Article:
The Van Trump Report

Wild Idea to Pump Mississippi River Water West…What You Need to Know

Water shortages in the West are reaching crisis levels in some areas as the Colorado River Basin continues to suffer under the most severe drought in centuries. The so-called “megadrought” over the last 23 years has depleted water supplies in the region’s two largest reservoirs – lakes Mead and Powell – to the point that experts don’t believe they will refill in our lifetime. Whole communities have had their water supply cut off while millions of acres of farmland have been fallowed. As the crisis deepens, some are now investigating the idea of pumping water from the Mississippi River to the West in order to shore up Colorado River supplies.

Diverting water from Midwestern rivers to drier parts of the country is not a new concept. The US Department of the Interior’s Bureau of Reclamation in 2012 released an analysis that included moving water from the Missouri and Mississippi Rivers to the Colorado River Basin. The proposal involved conveying water to areas of Colorado and New Mexico. At the time, it was estimated to cost at least $1,700 per acre-feet of water, potentially yield 600,000 acre-feet of water per year by 2060, and take 30 years to construct. The idea was abandoned as economically unviable. 

Still, in 2021, Arizona’s legislature petitioned the US Congress to conduct a study on the diversion of Mississippi River water to the Lower Colorado Basin. Arizona in particular has been hard hit by the depleted Colorado River system as it relies on the resource for 36% of its overall water supply. According to Representative Tim Dunn, a member of the Arizona Legislature and cosponsor of the bill, one “promising” possibility involves piping water that is harvested from Mississippi River flood waters. Dunn says this water is otherwise lost into the Gulf of Mexico.

One analysis of that proposal estimates a pipeline to move water on such a scale would need to be at least 88 feet in diameter, or a 100-foot wide, 61 feet deep channel. Experts say while such an engineering feat is possible, it would be a monumental task from nearly every aspect, from cost and physical construction, to the inevitable political wrangling and slew of environmental concerns.  

First, it’s important to understand how severely depleted the West’s reservoirs are. The water shortage in Lake Powell and Lake Mead is a combined 13.5 trillion gallons – 5.5 trillion gallons in Lake Powell and 8 trillion gallons in Lake Mead. At just 1 cent per gallon, the water alone would cost over $134 billion.

As there is no straight shot from the Midwest to Arizona that traverses unoccupied land, buying land for the project would be another huge expense. Acquiring that land would also likely face numerous obstacles, both politically and from land owners.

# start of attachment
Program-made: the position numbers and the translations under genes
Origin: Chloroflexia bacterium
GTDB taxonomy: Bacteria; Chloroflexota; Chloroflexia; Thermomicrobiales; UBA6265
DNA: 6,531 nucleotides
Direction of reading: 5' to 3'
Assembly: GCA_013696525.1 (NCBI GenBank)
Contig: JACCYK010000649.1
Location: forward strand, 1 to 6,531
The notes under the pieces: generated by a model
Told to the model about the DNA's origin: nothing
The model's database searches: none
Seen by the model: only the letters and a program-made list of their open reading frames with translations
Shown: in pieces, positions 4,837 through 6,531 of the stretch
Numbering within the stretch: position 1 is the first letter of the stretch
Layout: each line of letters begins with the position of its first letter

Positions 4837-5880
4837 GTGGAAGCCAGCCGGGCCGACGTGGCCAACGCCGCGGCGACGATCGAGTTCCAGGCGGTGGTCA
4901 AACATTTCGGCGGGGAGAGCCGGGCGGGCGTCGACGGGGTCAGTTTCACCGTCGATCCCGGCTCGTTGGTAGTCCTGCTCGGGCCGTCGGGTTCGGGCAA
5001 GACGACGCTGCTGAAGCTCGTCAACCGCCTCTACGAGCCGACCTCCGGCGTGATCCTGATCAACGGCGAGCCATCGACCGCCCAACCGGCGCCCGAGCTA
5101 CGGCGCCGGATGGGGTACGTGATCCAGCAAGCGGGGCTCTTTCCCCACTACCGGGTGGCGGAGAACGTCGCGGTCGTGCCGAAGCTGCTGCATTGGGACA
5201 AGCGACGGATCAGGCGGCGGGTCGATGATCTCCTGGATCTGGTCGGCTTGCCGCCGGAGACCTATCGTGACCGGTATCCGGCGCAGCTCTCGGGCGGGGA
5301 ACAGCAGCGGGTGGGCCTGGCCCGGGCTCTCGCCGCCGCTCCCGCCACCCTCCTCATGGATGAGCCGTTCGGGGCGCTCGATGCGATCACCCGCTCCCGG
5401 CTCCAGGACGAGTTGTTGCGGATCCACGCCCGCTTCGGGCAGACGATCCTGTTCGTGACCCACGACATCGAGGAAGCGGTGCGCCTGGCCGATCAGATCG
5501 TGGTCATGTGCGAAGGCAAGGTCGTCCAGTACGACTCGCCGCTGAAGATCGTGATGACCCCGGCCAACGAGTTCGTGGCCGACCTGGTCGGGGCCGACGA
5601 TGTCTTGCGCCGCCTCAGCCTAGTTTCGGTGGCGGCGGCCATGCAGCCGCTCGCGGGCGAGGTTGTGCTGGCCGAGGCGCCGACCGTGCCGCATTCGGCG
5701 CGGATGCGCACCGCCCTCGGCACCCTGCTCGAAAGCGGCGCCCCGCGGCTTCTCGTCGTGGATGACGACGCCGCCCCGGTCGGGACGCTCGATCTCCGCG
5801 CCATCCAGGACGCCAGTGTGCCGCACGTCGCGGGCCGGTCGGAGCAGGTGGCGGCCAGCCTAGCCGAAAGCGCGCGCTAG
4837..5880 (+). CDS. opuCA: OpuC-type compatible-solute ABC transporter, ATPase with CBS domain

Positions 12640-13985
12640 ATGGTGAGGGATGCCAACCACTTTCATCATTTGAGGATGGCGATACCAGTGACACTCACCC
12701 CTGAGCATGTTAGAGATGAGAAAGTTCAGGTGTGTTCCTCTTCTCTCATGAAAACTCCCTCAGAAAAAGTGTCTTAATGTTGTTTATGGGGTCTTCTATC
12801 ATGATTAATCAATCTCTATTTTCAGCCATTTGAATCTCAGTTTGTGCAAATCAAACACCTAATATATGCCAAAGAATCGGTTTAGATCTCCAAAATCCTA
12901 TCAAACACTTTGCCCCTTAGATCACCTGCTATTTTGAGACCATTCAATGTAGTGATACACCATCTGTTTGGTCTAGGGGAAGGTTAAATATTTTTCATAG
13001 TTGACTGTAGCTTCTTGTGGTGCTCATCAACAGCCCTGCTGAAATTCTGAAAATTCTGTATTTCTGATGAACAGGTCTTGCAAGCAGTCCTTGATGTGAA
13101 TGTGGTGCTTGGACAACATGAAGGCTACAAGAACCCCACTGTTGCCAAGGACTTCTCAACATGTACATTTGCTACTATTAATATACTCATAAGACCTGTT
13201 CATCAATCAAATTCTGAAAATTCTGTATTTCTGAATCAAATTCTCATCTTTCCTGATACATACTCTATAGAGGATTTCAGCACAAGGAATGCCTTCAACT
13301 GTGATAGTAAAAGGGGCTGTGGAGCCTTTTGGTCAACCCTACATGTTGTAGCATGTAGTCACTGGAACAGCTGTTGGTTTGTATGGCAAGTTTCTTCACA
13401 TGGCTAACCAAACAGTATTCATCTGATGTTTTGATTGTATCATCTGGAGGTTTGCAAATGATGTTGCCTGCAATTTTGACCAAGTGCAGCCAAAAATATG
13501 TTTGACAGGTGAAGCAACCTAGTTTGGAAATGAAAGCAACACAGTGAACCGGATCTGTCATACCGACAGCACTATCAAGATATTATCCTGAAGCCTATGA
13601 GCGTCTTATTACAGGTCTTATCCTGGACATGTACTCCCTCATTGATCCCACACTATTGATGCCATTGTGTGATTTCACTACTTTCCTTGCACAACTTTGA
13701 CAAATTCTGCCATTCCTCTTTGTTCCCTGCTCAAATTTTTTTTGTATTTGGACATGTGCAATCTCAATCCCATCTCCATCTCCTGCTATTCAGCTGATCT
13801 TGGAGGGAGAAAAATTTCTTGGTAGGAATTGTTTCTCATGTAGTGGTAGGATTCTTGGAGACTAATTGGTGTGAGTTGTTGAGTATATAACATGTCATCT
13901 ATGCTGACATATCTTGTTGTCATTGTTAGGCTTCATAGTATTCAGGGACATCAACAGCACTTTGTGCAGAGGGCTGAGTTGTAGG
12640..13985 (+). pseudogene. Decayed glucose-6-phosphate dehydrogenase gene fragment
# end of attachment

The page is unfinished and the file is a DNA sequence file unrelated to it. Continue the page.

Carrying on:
From an environmental standpoint, conservationists are concerned about piping in invasive species from the Mississippi. There are other potential adverse environmental impacts as well, including less sediment carried down to Louisiana, where it’s used for coastal restoration.

The biggest problem of all with this idea is the fact that the Mississippi River basin has its own water supply issues. Most recently, drought in the region plunged river levels to near-record lows in 2022, impacting barge traffic and sending shipping costs skyrocketing. Soybean and corn are some of the top agricultural exports on the Mississippi River, accounting for more than half of exports.

While the “cons” side of the equation is pretty stacked, Western states are growing desperate and even the most far-fetched solutions could start to look reasonable if the crisis deepens even further. Critically, if things don’t turn around, states could find themselves pitted against each other as water wars become the new political dividing line. (Sources: Investigate Midwest, Western Illinois University (ResearchGate), Los Angeles Times)

Lake Mead, NV – June 29: An aerial view of the drought’s effects at the Callville Bay Resort & Marina, Lake Mead. Lake Mead is at its lowest level in history since it was filled 85 years ago. The ongoing drought has made a severe impact on Lake Mead and a milestone in the Colorado River’s crisis. High temperatures, increased contractual demands for water and diminishing supply are shrinking the flow into Lake Mead. Lake Mead is the largest reservoir in the U.S., stretching 112 miles long, a shoreline of 759 miles, a total capacity of 28,255,000 acre-feet, and a maximum depth of 532 feet. (Allen J. Schaben / Los Angeles Times)

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